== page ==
Baltimore artist Pablo Machioli believes murals have a positive, transformative effect upon communities. He explains that discovery and participation are key to success. Pablo urges the artist to meet with the local community; open and maintain communications; discover and build an understanding of their backgrounds, customs and traditions; and then seek out and incorporate their ideas into the design of the mural to insure it reflects the heritage and shared values of the local community.
In the spring of 2014, Pablo Machioli took his Respirando Paz – Breathing Peace mural project to Cusco, Peru. With the collaboration and support of the teachers and students of the Tupac Amaru School in Cusco, he created a block-long mural … the first of its size in Cusco. Musicians playing pan pipe flutes form the sides of the mural. In between the musicians one sees a pair of hands holding a green heart; feet entwined by lush vines growing out of the heart; a puma; a condor; and, a lush Andean landscape in the background. The mural pays homage to the ancient indigenous culture of the Cusco Region, once the capital of the Inca Empire.
Upon his return to Baltimore, he created a number of paintings depicting the native costumes of the mountain villagers; the skilled hands and artistry of a weaver named Susana; and other pieces symbolic of the Andean culture. The gallery show Follow Her ran January 23rd-February 18th at the Eubie Blake Cultural Center in Baltimore. It featured artwork by Lunar New Year, Mata Ruda, Pablo Machioli, Nanook, Nether, Gaia, and Joey Alzamora as well as music by Lauren Poor. The show was a fund raiser to continue the artistic journey Pablo Machioli began last year in Peru.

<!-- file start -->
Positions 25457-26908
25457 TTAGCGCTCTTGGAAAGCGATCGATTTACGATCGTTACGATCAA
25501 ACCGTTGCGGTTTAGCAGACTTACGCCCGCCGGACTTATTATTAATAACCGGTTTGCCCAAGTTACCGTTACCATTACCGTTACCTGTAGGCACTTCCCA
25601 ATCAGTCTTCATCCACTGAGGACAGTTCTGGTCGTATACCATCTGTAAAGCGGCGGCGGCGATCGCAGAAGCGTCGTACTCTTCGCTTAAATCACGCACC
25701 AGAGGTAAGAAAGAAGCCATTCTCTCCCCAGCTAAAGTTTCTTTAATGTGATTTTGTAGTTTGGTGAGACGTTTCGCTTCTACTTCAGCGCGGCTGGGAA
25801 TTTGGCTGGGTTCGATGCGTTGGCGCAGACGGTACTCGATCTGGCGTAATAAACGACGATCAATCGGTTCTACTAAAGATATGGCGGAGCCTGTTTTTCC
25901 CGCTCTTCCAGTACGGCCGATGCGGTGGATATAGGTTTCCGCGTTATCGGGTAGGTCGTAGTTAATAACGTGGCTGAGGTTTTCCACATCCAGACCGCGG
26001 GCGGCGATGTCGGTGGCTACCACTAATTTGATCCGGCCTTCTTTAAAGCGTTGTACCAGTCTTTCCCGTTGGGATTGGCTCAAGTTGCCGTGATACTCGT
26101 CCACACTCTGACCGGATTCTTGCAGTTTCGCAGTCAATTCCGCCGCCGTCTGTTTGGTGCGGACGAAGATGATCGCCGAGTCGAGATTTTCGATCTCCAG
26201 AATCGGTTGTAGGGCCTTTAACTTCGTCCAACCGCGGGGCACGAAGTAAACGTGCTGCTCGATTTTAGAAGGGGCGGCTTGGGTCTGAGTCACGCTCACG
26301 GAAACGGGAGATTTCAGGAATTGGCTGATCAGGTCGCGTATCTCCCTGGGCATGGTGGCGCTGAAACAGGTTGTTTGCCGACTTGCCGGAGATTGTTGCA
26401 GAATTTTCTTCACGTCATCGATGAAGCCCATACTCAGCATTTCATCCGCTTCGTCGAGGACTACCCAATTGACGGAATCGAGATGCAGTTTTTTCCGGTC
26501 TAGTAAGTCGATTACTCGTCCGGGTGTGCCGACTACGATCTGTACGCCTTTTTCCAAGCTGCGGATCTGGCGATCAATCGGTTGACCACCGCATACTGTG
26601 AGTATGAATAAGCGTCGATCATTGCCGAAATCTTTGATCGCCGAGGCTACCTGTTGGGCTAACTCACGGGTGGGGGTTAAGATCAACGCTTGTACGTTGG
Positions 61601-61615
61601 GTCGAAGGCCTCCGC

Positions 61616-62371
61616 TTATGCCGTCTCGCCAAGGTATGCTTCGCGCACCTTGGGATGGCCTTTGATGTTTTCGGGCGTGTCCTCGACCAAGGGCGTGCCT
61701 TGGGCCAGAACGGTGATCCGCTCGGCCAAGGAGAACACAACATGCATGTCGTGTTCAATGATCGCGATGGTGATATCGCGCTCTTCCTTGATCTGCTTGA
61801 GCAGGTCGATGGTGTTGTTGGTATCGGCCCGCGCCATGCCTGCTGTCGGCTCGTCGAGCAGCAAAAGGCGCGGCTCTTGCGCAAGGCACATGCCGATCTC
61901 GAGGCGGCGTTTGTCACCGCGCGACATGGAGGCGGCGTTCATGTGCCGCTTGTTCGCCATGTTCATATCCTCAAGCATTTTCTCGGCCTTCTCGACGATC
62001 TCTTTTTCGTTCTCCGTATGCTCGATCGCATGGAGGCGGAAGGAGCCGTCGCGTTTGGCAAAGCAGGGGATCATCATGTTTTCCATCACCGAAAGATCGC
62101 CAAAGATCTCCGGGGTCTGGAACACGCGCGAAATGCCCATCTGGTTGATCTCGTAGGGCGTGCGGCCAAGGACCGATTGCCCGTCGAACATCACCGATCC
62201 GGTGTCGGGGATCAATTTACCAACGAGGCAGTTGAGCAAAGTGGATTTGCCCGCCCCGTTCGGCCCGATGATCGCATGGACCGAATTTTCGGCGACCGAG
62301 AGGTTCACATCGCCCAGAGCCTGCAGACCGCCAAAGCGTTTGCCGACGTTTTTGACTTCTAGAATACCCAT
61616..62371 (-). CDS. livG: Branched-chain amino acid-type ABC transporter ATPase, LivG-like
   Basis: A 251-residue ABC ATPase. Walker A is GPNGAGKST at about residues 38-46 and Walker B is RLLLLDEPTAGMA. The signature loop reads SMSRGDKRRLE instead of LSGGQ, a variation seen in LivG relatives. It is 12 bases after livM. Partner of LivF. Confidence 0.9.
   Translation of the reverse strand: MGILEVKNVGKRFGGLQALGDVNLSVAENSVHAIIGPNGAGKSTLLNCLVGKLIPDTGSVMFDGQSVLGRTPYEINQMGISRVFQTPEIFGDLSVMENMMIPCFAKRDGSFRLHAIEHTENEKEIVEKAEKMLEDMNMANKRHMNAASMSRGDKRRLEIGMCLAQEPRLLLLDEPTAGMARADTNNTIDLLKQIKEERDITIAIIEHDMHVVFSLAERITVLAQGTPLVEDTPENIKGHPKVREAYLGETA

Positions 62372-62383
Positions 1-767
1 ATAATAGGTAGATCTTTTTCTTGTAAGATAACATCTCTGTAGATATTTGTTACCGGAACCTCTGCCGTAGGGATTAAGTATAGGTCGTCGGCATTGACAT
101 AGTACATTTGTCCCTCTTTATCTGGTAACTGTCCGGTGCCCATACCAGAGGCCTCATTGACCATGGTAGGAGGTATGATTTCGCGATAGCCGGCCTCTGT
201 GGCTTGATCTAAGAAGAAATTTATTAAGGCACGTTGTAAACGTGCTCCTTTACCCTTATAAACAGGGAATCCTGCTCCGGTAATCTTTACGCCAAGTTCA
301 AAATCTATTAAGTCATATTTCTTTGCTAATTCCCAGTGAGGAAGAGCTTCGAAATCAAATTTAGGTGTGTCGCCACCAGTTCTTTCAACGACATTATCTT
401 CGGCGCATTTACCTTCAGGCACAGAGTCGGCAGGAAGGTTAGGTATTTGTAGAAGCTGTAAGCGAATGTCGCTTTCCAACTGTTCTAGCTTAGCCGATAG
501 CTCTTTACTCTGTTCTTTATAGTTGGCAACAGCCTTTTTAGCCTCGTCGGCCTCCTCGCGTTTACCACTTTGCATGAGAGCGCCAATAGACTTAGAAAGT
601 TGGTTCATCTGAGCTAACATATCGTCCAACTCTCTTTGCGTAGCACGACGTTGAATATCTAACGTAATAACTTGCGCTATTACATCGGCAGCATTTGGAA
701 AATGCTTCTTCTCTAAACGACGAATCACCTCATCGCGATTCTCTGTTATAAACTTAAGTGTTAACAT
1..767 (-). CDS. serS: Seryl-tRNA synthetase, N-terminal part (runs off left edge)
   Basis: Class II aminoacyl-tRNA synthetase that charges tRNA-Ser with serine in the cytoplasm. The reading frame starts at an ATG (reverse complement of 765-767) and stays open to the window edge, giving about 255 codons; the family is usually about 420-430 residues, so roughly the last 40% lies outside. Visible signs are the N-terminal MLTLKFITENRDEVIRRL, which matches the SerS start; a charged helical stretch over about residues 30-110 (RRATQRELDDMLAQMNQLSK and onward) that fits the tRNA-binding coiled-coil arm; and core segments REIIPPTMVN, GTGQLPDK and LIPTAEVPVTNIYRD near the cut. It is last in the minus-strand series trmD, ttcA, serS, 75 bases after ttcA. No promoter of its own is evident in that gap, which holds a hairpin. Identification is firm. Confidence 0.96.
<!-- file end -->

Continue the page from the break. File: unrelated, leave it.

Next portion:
The signature piece of the gallery show was a painting by Pablo depicting a native woman (Mamita) in a brightly colored aguayo walking away from the viewer. Pablo says the painting symbolizes how the indigenous people embrace their rich, long-standing culture. They are open to outside contact and to working with people of other traditions, nations, and beliefs. However, they want and expect other people to respect their indigenous culture and not try to change it. Each of the other artists contributed artwork equally evocative and symbolic of the pressures and forces indigenous people face today in preserving their age-old traditions and culture.
Pablo and the other artists plan to raise funds this year for a return in 2016 to the Cusco Region. There in the mountain village of Paucartambo they will create a large-scale mural. They plan to reach out to the Q’ero Nation, whose five communities are direct descendants of the Incas, and work with the Q’ero Nation to help preserve through new artwork and music its rich cultural heritage – its ceremonies, costume, traditions, and connection to the natural environment. Upon their return, Pablo and the other artists will produce a documentary film of their time and experience in Peru as well as recreate their Paucartambo mural here in the United States.
Charm City Streets will keep you informed of forthcoming fundraisers in support of the next steps for Follow Her.